Aaron Green: President Machen should lead college atheletic reform
Published: Thursday, January 13, 2011 at 1:40 p.m.
Last Modified: Thursday, January 13, 2011 at 1:40 p.m.
I was glad to see my old law professor, Joe Little, chime in on the present state of college athletics ("The Perfect Storm"; Jan. 11th Speaking Out). He has an opinion about everything. He was the same way when we were on the City Commission, 1975-1978.
Little is mostly right in his assessment of the current state of college athletics, be it football or basketball, or whatever. College athletes are only gladiators in the sports arena for the alumni and their respective universities, at whatever price. I especially agree with Little's belief that only the presidents of the major universities can correct this dirty business where universities prey on the poor kids who look at a college scholarship as an opportunity to audition for a job in the NFL. I only wish Little would have gone further and challenged the president of the University of Florida to take the leadership and propose some changes to the rules at the current NCAA Convention.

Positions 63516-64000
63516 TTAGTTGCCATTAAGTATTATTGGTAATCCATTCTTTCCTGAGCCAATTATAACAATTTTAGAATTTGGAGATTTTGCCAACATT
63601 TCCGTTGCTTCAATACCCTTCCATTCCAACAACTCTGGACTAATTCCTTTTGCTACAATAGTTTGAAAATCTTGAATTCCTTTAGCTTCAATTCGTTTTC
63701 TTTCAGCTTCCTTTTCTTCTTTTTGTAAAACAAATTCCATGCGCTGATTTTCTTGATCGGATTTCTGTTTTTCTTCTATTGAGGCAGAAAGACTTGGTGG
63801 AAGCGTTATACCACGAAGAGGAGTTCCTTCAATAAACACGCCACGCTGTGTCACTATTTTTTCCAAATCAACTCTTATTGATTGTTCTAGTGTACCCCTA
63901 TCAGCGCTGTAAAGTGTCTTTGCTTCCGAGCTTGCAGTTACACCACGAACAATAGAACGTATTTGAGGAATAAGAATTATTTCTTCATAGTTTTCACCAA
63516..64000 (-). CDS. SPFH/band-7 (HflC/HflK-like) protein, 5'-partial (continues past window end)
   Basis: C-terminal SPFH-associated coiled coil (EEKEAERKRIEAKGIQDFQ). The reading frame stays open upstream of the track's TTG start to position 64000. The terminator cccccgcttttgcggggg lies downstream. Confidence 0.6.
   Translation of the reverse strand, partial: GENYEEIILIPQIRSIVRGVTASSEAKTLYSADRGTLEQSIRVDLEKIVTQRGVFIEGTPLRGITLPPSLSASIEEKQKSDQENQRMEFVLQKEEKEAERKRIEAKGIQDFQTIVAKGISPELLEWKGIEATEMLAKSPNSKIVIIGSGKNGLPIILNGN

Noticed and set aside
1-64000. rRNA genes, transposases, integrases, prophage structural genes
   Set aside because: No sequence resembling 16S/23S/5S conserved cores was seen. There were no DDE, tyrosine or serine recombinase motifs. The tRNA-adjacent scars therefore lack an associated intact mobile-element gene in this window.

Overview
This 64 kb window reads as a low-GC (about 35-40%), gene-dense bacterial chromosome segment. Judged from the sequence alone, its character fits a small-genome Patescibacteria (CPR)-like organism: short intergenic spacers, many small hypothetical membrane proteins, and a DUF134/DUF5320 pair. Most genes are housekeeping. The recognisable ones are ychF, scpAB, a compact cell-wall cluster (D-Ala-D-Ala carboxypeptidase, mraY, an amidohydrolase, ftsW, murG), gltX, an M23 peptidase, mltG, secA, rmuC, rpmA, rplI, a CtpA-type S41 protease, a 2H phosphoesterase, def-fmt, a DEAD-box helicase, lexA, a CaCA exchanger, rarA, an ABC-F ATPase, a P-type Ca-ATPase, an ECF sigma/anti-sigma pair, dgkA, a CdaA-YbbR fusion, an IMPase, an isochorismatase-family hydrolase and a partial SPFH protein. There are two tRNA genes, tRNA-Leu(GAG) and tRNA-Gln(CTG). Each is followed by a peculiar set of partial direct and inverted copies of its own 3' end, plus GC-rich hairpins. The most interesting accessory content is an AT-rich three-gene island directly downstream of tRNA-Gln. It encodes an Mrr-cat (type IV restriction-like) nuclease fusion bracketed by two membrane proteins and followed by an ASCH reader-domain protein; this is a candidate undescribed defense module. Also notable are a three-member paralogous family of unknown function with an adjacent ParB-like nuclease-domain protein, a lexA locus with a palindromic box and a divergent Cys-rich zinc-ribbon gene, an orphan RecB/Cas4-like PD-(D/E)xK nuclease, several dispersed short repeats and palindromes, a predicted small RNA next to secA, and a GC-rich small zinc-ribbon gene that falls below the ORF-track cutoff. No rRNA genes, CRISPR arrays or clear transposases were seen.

The leadership of President Machen would resonate throughout college athletics, and at least, it could begin a conversation to look at meaningful reform in the system of how college athletes are perceived as students and future citizens in their communities. Are universities really a farm system for the NFL, or are they concerned about the immediate and long term education and training of their athletes to assimilate into their communities after they leave or graduate? President Machen could be shouted down, as I know how these so called collegial organizations operate. If Machen does not try to initiate change, the "perfect storm" is continued for potential abuses of athletes that universities continue to recruit from the projects of Durkeeville (Jacksonville) and Overtown (Miami) and many others throughout Florida and the country.
There will be continued sales of personal memorabilia, as reported by the Ohio State players, or the Reggie Bush debacle where the Heisman Trophy was eventually returned; or incidents like those at Georgia and North Carolina where players were suspended, which arguably affected their seasons. All because the athlete wanted enough money to take a date to the movie; or to buy a shirt, some socks or underwear. Little is right to suggest playing the players a stipend for work study.
President Machen would be right to begin the conversation for some kind of reform with the other university presidents.